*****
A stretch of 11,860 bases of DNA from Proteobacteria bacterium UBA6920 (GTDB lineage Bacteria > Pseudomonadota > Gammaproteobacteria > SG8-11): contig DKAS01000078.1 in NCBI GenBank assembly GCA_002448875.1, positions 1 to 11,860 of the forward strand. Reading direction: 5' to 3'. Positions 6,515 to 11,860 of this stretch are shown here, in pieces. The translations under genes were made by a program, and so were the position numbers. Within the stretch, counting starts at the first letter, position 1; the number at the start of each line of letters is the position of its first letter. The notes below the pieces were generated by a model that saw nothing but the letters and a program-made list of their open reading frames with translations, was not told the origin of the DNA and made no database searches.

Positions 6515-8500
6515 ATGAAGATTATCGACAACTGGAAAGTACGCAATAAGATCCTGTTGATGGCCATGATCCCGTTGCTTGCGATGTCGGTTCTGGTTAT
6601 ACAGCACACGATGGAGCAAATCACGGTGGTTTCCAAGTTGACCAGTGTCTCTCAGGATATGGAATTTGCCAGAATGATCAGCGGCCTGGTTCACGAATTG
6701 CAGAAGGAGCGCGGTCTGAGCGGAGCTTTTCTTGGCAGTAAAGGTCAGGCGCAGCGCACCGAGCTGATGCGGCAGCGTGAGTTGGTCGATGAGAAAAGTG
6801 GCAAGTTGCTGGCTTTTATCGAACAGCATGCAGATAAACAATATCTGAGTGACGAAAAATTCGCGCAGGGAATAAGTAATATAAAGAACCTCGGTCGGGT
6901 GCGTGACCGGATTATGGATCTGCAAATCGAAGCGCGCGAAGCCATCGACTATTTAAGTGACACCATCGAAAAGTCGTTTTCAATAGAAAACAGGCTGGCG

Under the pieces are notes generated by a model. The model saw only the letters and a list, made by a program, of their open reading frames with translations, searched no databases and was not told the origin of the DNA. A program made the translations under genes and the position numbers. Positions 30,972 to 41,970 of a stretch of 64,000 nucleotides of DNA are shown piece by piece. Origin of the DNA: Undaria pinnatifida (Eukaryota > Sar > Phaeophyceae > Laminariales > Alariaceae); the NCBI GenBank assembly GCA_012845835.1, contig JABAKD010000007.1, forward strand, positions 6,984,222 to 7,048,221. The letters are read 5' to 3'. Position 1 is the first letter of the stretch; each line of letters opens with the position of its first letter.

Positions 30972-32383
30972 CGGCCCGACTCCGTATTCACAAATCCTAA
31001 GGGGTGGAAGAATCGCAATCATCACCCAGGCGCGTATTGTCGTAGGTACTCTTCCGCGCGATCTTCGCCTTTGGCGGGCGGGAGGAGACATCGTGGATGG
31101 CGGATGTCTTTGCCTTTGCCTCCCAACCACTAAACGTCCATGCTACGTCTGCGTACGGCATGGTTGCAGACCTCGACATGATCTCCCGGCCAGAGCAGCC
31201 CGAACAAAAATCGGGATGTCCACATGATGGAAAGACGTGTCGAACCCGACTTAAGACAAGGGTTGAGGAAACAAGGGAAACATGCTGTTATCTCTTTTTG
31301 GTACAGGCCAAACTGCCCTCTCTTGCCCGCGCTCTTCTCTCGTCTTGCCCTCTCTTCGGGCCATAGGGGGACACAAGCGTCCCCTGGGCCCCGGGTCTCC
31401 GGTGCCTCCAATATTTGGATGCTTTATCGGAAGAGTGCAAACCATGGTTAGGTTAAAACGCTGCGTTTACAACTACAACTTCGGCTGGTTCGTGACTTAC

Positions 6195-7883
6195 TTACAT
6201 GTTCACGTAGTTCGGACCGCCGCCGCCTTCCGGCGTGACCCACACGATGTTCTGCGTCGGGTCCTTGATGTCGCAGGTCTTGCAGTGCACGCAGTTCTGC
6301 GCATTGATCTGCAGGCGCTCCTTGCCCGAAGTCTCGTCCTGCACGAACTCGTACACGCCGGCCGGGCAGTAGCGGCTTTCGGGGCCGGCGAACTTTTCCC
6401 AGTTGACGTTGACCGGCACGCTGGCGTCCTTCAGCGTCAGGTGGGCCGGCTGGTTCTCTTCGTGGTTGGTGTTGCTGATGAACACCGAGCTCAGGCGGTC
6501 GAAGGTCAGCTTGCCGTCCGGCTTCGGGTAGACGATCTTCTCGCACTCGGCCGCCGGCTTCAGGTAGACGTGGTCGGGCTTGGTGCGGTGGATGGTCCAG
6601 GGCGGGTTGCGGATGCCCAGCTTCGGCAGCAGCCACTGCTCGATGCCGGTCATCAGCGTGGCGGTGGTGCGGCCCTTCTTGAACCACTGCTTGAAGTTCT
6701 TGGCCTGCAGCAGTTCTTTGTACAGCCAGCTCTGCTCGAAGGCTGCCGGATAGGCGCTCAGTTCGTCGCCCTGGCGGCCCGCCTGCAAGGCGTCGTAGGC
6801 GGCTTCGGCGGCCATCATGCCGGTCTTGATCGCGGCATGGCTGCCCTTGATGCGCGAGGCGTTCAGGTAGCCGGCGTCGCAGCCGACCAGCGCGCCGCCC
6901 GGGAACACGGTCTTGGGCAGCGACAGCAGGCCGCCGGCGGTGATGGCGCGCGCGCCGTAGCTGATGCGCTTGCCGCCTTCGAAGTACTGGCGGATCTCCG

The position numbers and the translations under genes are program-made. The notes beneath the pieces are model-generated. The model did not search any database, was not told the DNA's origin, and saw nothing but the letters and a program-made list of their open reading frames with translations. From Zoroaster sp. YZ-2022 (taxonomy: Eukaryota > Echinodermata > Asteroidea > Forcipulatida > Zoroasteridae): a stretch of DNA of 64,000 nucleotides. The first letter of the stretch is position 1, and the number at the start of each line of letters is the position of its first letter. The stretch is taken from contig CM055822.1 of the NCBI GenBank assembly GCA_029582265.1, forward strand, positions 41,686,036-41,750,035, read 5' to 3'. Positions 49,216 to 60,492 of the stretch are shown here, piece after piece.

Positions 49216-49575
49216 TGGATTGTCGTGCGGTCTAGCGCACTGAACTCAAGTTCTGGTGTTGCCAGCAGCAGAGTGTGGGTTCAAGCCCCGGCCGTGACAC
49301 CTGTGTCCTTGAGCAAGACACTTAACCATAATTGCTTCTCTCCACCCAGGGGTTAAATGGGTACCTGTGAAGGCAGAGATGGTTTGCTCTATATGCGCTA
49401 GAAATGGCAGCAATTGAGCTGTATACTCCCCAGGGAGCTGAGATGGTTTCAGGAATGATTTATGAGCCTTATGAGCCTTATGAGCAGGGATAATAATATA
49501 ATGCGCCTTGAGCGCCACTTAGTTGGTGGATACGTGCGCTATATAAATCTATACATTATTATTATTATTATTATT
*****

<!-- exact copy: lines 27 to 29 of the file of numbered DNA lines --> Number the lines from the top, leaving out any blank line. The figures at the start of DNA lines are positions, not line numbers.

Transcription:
Positions 49216-49575
49216 TGGATTGTCGTGCGGTCTAGCGCACTGAACTCAAGTTCTGGTGTTGCCAGCAGCAGAGTGTGGGTTCAAGCCCCGGCCGTGACAC
49301 CTGTGTCCTTGAGCAAGACACTTAACCATAATTGCTTCTCTCCACCCAGGGGTTAAATGGGTACCTGTGAAGGCAGAGATGGTTTGCTCTATATGCGCTA